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David Matty, the new dean of the College of Science, sits in his office.

The fall will usher in a new era of deans as four of Weber State University’s seven colleges will have a new top dog.

“I don’t think we’ve ever hired four deans at one time,” said Michael Vaughan, WSU provost. “I don’t think it will be challenging. I think they’re all competent people and will come up to speed very quickly.”

WSU hired outside candidates for the College of Science, the John B. Goddard School of Business and Economics, and the College of Social and Behavioral Science, and hired an internal candidate for the College of Applied Science and Technology.

“I think it will be good for the university,” Vaughan said. “They bring experiences from other institutions that we may be able to learn from.”

Vaughan chalked up the four deans’ departures in the same year to catching up from a slow rate of turnover in recent years. He explained that two of the deans stayed years beyond the average term of employment and happened to retire the same year.

“Our turnover is actually less over a longer period of time,” Vaughan said.

David Ferro — hired as the dean of applied science and technology — was the only internal hire. He was formerly employed as a computer science professor.

“As a college, we’re not just interested in creating technology for its own sake,” Ferro said. “We’re realizing the possibilities for people, the economy and society as a whole. You have to understand the greater context of your work. When you do that, you can see opportunities.”

The three outside hires were Francis Harrold for the College of Social and Behavioral Science, Jeff Steagall for the College of Business and Economics, and David Matty for the College of Science.

Matty is the latest dean to move into his office. His latest work was to review and select research proposals that people had submitted to the National Science Foundation in Washington, D.C. Before that, he chaired the geology department at Central Michigan University.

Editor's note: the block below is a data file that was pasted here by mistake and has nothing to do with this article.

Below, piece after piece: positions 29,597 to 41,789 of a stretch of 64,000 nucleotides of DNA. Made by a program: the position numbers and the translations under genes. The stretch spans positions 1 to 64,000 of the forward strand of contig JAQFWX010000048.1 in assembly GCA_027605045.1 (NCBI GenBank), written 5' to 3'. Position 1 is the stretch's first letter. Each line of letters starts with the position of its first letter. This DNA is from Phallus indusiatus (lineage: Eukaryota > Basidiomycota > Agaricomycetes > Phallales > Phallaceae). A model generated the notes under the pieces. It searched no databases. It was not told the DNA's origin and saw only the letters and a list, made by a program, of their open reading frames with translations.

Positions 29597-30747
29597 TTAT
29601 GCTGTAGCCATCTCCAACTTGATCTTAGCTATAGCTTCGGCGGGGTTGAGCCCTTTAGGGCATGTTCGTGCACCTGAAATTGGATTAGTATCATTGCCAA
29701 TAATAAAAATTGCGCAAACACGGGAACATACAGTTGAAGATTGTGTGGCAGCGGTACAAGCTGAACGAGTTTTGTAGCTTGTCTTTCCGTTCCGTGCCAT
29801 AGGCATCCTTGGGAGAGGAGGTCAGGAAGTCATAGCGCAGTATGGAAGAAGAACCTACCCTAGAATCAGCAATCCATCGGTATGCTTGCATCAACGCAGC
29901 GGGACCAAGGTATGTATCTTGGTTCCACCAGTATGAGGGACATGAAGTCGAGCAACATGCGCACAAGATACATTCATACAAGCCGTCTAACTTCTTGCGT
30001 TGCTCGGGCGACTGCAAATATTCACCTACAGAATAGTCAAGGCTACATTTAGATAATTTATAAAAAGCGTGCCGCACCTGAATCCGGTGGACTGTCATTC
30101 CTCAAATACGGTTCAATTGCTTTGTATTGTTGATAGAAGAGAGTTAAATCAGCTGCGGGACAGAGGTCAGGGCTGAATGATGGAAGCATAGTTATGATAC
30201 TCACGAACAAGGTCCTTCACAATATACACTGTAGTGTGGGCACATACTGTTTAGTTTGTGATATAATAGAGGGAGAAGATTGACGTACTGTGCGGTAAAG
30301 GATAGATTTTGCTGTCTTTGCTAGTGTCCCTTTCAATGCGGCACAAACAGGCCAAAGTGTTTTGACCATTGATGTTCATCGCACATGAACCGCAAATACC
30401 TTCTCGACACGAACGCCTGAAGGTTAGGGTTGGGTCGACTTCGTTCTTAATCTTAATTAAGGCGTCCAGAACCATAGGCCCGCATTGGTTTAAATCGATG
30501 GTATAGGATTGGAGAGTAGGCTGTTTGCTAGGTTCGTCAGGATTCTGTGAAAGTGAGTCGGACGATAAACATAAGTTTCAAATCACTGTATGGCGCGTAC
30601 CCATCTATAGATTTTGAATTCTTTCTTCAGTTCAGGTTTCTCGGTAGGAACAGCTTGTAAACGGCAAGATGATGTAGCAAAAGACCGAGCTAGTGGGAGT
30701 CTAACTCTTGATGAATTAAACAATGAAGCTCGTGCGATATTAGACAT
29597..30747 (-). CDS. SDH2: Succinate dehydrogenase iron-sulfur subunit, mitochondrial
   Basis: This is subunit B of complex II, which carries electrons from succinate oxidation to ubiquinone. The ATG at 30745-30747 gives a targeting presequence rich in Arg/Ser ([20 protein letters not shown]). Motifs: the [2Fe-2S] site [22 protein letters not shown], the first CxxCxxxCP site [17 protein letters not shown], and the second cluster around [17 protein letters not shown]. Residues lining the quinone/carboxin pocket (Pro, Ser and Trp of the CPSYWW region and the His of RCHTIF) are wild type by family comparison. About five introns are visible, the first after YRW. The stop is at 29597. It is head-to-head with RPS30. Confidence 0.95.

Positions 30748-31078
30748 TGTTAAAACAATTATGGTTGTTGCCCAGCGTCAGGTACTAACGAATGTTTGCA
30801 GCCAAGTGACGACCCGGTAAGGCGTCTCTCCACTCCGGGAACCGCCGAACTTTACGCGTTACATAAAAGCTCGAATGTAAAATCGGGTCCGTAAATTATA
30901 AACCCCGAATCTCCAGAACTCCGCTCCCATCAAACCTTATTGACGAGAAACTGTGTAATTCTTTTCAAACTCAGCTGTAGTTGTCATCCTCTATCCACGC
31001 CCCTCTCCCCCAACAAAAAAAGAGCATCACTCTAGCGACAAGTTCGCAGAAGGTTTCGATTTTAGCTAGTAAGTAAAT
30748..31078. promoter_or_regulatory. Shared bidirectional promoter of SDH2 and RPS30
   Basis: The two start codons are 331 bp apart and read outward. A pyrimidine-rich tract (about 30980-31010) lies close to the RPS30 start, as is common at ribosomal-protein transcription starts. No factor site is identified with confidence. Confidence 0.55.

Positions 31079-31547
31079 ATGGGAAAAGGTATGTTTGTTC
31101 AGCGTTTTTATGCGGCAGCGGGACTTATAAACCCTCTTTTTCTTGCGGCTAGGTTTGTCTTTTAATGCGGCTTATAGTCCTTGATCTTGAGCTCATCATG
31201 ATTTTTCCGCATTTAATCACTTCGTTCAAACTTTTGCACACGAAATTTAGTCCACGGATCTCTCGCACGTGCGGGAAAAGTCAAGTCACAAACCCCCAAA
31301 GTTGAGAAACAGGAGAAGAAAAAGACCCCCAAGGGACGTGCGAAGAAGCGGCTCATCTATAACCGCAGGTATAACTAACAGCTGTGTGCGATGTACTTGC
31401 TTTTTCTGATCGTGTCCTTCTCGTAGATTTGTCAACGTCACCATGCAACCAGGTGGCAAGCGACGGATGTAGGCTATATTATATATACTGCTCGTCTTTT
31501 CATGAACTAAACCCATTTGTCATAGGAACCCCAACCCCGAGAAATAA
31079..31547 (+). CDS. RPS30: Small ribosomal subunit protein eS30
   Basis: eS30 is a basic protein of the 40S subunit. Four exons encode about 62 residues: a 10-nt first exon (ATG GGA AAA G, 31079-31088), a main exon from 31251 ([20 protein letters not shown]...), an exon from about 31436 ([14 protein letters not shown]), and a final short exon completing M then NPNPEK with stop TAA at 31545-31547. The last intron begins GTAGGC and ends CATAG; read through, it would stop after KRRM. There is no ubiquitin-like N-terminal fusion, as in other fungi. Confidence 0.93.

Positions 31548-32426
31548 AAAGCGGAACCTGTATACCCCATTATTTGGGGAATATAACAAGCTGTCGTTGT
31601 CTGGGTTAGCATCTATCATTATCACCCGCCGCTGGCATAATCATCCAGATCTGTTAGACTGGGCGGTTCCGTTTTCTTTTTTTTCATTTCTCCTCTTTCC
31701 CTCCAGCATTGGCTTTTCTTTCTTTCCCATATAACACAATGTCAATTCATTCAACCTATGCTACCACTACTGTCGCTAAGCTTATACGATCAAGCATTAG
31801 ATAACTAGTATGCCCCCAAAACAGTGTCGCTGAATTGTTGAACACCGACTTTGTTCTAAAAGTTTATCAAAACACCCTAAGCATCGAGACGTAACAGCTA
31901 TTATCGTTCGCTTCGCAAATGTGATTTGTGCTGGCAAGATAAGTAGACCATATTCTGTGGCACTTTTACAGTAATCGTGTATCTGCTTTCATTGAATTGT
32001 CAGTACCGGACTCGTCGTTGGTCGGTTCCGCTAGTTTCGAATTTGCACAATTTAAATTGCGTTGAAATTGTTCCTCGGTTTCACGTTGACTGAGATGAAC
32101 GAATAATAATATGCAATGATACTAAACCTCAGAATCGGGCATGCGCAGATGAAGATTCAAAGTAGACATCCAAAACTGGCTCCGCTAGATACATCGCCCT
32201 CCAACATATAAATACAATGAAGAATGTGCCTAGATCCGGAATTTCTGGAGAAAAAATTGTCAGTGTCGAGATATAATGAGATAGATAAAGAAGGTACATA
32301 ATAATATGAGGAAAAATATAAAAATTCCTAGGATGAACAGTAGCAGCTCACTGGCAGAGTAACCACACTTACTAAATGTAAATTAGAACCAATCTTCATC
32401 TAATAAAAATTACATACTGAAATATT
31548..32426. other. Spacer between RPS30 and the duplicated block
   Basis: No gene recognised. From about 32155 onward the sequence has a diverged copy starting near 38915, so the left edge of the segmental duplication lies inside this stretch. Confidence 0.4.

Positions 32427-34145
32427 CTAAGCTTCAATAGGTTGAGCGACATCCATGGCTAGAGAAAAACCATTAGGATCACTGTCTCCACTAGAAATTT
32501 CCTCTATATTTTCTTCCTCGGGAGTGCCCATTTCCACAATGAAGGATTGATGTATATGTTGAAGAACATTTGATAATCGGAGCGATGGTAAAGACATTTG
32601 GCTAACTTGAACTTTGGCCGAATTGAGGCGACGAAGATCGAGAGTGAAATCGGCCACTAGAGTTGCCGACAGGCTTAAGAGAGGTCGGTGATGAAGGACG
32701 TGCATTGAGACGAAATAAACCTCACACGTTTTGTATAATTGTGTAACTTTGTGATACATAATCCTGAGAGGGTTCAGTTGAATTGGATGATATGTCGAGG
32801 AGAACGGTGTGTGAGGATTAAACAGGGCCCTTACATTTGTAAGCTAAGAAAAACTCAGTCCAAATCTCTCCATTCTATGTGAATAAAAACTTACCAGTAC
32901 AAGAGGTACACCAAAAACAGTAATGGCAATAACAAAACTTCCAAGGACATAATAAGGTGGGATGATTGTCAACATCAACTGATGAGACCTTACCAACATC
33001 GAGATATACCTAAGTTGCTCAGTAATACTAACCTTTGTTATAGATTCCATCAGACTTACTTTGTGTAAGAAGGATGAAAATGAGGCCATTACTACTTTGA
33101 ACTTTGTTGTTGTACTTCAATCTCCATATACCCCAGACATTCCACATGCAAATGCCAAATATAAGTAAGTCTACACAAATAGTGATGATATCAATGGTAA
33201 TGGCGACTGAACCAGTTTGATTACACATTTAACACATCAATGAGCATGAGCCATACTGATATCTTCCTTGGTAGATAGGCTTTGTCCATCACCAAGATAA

“I think the expectation is that my expertise from NSF is going to be helpful in helping others get external funding,” Matty said. “It has not actually been stated as an expectation, but I’m pretty sure that it is.”

Another goal  is to make WSU’s undergraduate science programs the best in Utah and the region, Matty said.

“One of the things that really attracted me to this position was the strong focus on undergraduate education and the great things that many of the faculty are doing to bring that to a reality,” Matty said.

With an office on the north side of the sixth floor of the Science Building, Matty has a panoramic view of the Ogden mountains. It’s a view for Matty that, coupled with his educational training and professional experience as a geologist, “makes me want to be out there rather than in here,” he said.

His office could change in a few years because next on WSU’s wish list for buildings is a new science building that would be constructed where building four and six currently stand, Matty said.

Harrold — formerly the dean of social sciences at St. Cloud  State University in Minnesota — said he came to WSU because the faculty really care about student success.
“I hope we can foster more research by the faculty and the students as well,” Harrold said, adding that he’d like to build on the trajectory established by his predecessor while bolstering certain departments with faculty.

“Due to the effect of the budget cuts there’s a few places where we’re short on faculty,” Harrold said. “Over time my goal is to get us up to strength in every department.”

After working as an economics professor at the University of North Florida for 21 years, Steagall will lead a discussion this fall to choose a theme for the Goddard School of Business.

“The vision really is to identify what it is we want to be known for, and then to start working on it,” Steagall said. “We’re at the point where it’s time to define a theme or maybe a couple themes for the Goddard School of Business and Economics.”

 

 

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